Small diesel vehicles lose out again
Transport Minister Gerry Brownlee yesterday announced changes to RUC, set to take effect from 1 August, would simplify the process for everyone who uses it. Part of these changes will see the RUC rate for light diesel vehicles increase to $48 per 1,000km.
As at today, diesel vehicles less than 2.0 tonnes pay $44.31 per 1,000km. Vehicles between 2.0 and 3.0 tonnes pay $46.51 per 1,000 km while vehicles between 3.0 and 4.0 tonnes pay $49.29 per 1,000 km.
Diesel vehicles typically enjoy a fuel efficiency advantage over petrol equivalents of around 30 percent.
MTA spokesman Ian Stronach says “While we weren’t really optimistic that government would change its view on RUC for light diesel vehicles, we were hopeful. They are searching for more innovative solutions around vehicle licensing as part of their current review. We thought they might perhaps apply the same reasoning to RUC. It doesn’t appear that this is the case.”
Government estimates that around 36 percent of diesel is used off-road, by users such as farmers, manufacturers and marine operators. They claim that imposing a tax on all diesel would impose an unfair burden onto these sectors. In their view, operating a refund system would be costly and cumbersome to administer and involve compliance costs without any related benefit. A refund system, they say, would also potentially be susceptible to fraudulent claims.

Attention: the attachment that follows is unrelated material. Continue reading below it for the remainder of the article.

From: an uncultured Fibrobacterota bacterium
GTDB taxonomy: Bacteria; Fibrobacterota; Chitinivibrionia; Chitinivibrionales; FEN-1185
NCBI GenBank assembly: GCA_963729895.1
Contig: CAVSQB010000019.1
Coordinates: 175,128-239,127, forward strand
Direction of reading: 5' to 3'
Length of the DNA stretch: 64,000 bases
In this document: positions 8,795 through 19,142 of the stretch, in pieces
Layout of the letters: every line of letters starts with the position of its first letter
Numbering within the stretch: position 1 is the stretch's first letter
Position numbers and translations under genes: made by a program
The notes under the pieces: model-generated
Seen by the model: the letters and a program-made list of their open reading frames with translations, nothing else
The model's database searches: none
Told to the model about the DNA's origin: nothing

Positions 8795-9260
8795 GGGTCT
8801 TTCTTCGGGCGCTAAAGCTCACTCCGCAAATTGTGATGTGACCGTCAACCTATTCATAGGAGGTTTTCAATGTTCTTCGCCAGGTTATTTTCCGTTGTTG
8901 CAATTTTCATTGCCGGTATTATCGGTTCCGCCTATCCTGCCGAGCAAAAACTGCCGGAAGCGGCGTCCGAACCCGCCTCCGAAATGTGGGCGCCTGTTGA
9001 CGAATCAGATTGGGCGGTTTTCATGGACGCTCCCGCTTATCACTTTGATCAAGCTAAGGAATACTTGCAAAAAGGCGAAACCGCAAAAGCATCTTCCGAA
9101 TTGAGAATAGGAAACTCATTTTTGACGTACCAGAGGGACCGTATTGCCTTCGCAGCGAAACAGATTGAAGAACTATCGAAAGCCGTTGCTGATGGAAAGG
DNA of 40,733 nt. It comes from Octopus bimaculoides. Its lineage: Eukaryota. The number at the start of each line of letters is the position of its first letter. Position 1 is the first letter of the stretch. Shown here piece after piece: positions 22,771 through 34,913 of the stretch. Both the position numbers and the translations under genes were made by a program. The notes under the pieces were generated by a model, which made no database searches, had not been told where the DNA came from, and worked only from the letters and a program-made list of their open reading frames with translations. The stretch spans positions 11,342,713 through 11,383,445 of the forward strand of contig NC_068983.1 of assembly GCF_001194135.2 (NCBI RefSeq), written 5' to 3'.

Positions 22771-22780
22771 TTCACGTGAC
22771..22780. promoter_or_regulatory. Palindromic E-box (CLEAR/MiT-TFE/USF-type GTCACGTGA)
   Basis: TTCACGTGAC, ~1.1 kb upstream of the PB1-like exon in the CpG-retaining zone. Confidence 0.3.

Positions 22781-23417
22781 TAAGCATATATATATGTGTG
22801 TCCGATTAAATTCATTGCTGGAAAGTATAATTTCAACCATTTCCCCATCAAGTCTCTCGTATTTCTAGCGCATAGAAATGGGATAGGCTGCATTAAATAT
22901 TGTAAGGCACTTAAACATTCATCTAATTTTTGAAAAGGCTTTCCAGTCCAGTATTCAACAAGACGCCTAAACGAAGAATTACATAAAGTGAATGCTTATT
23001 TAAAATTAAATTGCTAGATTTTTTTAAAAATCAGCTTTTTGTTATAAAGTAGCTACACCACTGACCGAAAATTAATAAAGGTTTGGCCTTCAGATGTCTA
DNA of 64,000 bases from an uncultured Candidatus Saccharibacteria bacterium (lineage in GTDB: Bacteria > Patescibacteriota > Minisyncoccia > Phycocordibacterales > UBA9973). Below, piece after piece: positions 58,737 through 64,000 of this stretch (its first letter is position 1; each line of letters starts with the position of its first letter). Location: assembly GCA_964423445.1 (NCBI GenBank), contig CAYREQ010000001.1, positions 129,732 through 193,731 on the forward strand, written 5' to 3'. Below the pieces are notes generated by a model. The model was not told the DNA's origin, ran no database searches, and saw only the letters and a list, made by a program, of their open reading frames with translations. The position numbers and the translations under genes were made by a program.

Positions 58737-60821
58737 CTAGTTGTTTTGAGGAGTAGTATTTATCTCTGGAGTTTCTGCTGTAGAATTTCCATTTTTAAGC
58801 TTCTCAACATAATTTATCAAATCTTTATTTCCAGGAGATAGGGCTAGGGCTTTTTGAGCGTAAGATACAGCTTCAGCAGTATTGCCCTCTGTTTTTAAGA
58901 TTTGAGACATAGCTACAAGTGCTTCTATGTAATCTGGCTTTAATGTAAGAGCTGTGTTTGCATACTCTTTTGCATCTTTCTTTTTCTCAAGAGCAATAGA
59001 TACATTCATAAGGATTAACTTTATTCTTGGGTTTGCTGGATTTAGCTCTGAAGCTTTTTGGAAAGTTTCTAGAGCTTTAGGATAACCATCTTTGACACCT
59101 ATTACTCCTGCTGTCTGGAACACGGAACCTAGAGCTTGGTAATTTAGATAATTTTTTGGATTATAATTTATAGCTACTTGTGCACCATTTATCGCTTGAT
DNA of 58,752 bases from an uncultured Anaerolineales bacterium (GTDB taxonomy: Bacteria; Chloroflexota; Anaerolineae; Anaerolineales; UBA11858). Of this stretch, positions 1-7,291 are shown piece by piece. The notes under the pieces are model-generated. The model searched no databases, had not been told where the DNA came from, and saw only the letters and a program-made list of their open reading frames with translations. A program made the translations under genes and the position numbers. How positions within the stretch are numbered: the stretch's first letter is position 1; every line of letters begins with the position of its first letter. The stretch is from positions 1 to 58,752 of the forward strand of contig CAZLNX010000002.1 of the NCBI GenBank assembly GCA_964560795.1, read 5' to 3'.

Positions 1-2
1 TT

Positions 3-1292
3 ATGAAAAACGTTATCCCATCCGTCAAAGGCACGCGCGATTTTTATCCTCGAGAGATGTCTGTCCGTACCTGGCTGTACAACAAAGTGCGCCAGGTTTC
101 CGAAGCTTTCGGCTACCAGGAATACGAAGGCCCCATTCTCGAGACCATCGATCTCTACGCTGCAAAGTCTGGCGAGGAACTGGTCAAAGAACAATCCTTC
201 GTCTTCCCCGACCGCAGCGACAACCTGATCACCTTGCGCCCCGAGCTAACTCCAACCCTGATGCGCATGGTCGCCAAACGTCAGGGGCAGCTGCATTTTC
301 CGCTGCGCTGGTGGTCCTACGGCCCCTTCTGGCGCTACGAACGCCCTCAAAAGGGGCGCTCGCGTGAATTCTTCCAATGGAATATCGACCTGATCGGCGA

Stronach says, “As it currently stands, the owners of at least 240,000 light diesel vehicles are faced with the burden of paying for RUC on a regular basis. If having to pay RUC several times a year, collecting and then needing to display a unique Distance License label in the windscreen of their vehicle is not a costly and cumbersome system for the majority of diesel users, then what is?”
At the new rate announced, the RUC rate for light diesel vehicle equates to around 32 litres of diesel per 1,000km. For vehicles like the Ford Fiesta LX Diesel, which has a rated fuel consumption level of just 4.4 litres per 100 km, imposing a flat line RUC negates much of the advantage that its high tech engine provides. It is effectively being treated the same as a 2.7 litre Ford Territory TX Diesel AWD that has a rated fuel consumption level of 8.8 litres per 100 km.
“That hardly makes sense. And it’s not what most people would regard as fair either. If the aim is to encourage smarter transport solutions, why not take the time to design a sliding scale of costs for light diesel vehicles. Many diesels are providing truly outstanding levels of fuel economy, and they represent a realistic and affordable technology option for many owners. At least they would be if they weren’t being penalised by a one size fits all approach from government,” says Stronach.
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